On the other hand, fleshy, full-grown cows may lose 100 to I50 pounds over a winter without sacrificing the health of mother or calf. Indeed, weight watching can help to prevent calving or milking problems. Animals in this group can be maintained on a daily 15 pounds of hay or straw per 1,000 pounds of body weight.
The picture changes, however, during late pregnancy. According to James Wiltbank, animal nutritionist at Colorado State University, a cow should gain weight during the final month prior to calving. This is because the mother loses up to 140 pounds at delivery . . . and at the same time, her body is thrust into the tasks of milk production, recovery from giving birth, and continuation of the cycle so she'll come in heat and conceive again. The result is that her energy needs double during this period.
Our cows are given straw free choice most of the winter, along with a daily two pounds per head of range pellets which contain 22 percent protein. We save our best hay until a month or so before calving begins, and continue to feed both (the hay and the pellets) until late spring.
Even then, our troubles aren't entirely over because spring grass is deceptive. The cows are thrilled over the green blades and eat so voraciously that they may refuse hay. Early grass, however, can be 80 to 90 percent water and has very little nutritional value. Fortunately, cattle rarely turn down range cake (a commercial protein supplement compressed into block form), which can be a real salvation when fresh shoots start coming up.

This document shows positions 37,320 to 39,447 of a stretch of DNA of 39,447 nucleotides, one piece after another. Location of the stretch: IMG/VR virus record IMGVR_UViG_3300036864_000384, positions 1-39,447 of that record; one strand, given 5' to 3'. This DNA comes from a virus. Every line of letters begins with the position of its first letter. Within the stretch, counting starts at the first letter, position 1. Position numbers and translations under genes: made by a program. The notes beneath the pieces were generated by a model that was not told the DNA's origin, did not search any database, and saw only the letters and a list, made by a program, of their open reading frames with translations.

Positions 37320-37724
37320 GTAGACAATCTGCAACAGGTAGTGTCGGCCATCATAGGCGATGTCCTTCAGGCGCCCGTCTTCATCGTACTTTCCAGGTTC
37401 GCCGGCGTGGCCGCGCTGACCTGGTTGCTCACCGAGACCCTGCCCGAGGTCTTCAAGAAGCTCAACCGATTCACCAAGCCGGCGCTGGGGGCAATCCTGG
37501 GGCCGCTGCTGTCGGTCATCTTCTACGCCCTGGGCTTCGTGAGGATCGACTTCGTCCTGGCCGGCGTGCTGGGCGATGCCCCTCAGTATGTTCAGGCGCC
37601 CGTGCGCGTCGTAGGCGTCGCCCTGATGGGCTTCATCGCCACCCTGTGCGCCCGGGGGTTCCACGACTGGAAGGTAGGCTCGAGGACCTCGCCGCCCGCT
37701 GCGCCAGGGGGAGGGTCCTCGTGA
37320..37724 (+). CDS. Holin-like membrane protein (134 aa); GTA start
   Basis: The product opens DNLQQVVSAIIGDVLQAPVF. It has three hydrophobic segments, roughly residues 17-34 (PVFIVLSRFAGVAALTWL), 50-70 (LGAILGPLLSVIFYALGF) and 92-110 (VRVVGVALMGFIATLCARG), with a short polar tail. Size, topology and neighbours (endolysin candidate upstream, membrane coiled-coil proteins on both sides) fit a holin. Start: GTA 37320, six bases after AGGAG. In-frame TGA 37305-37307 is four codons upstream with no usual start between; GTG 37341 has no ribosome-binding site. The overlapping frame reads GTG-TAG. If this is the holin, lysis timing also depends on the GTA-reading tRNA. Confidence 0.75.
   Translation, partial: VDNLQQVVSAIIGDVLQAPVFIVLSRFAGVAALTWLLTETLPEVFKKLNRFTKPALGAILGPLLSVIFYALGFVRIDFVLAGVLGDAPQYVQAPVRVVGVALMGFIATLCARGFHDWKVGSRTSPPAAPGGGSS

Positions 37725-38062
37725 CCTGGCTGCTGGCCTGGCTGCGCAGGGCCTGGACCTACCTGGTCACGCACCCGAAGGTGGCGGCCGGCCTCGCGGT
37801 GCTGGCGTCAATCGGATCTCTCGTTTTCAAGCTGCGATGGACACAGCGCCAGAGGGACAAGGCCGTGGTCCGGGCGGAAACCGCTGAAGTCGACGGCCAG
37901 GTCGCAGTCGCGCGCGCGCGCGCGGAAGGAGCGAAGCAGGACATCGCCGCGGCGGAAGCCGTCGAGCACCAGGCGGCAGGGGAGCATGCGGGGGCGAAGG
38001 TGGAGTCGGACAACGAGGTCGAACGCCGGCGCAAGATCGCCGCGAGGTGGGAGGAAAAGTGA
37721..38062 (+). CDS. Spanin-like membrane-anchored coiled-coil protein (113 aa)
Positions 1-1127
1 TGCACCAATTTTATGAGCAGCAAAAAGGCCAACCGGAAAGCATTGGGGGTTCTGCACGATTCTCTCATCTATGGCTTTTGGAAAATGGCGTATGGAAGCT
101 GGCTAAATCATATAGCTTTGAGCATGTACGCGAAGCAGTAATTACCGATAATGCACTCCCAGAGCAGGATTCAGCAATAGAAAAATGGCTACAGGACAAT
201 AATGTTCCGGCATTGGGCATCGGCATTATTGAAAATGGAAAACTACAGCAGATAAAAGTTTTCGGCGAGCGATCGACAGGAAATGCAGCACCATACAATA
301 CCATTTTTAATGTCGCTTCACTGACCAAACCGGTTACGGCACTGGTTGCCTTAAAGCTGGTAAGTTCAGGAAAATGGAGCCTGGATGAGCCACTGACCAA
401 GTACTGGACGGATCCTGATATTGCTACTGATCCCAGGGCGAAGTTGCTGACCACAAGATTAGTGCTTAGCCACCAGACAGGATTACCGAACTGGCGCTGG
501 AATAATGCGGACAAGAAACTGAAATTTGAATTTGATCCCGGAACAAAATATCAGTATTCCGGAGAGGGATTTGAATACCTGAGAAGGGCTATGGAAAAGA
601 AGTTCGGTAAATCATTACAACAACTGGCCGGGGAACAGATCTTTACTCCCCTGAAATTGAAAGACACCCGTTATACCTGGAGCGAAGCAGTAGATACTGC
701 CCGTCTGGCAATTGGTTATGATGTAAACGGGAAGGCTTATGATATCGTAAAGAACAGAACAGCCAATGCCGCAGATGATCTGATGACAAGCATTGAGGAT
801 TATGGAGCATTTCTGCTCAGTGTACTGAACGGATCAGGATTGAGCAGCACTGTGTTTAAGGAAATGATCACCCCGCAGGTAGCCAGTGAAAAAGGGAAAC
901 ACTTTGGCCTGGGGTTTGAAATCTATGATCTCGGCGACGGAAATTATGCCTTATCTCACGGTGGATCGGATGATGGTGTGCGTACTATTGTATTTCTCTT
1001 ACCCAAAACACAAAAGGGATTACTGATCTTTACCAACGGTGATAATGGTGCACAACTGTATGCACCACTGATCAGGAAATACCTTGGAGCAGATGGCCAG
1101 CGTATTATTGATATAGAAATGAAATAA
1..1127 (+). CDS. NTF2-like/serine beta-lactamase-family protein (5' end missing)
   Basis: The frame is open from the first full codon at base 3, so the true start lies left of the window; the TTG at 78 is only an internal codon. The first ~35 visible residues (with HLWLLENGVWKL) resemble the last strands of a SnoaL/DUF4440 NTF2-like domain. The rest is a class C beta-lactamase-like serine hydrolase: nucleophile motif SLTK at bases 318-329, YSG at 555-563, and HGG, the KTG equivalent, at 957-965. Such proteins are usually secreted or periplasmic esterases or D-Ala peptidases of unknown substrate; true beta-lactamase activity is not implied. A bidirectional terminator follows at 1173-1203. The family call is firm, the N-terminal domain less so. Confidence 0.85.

Be sure your brood cows have access to iodized salt at all times. Lack of iodine in the herd's diet can mean stillborn, weak, or hairless calves. The young can also be dead or feeble at birth because of a deficiency of vitamin A. Leafy, green hay is a good source, as are dehydrated alfalfa pellets and some commercial range pellets.
The need for water is often neglected by stock growers, many of whom rely on snow for their cattle's winter drink. The chill of snow or melted ice, however, cause the animals to decrease their intake, and valuable body heat is wasted on raising the temperature of the freezing liqued. If you're carrying water to your stock, take the extra trouble to warm it.
Livestock do require shelter, of course, but surprisingly little, even in the coldest areas. A creekbed lined with bushes and trees and located down out of the wind is the only protection our land offers, and in about 20 years of wintering cattle I can't remember that we've ever lost an animal to illness or exposure.
If cattle are being wintered in a small, confined area (make it big enough to give them plenty of exercise), a solid wall windbreak can be a lifesaver. A shed or barn is fine, too, if you don't mind hand-cleaning it the following spring. We use our barn as a hospital for sick animals (which should always be removed from the herd until they've regained their health), but don't house cattle there on a regular basis.
When calves are hit with the season's first snowstorm or cold spell, I spread dry straw for them to bed on. Some folks also provide a layer of straw or wood ships as bedding for young cattle when the earth is bare and frozen. Straw is too good as feed to be spread indiscriminately, though, and we prefer to save it for abnormally wet or cold periods.
As you can see, we don't pamper our stock even in Montana's harsh climate. Healthy range cattle are hardy creatures, and careful feeding — plus a bare minimum of shelter — should bring your herd through the winter in good shape.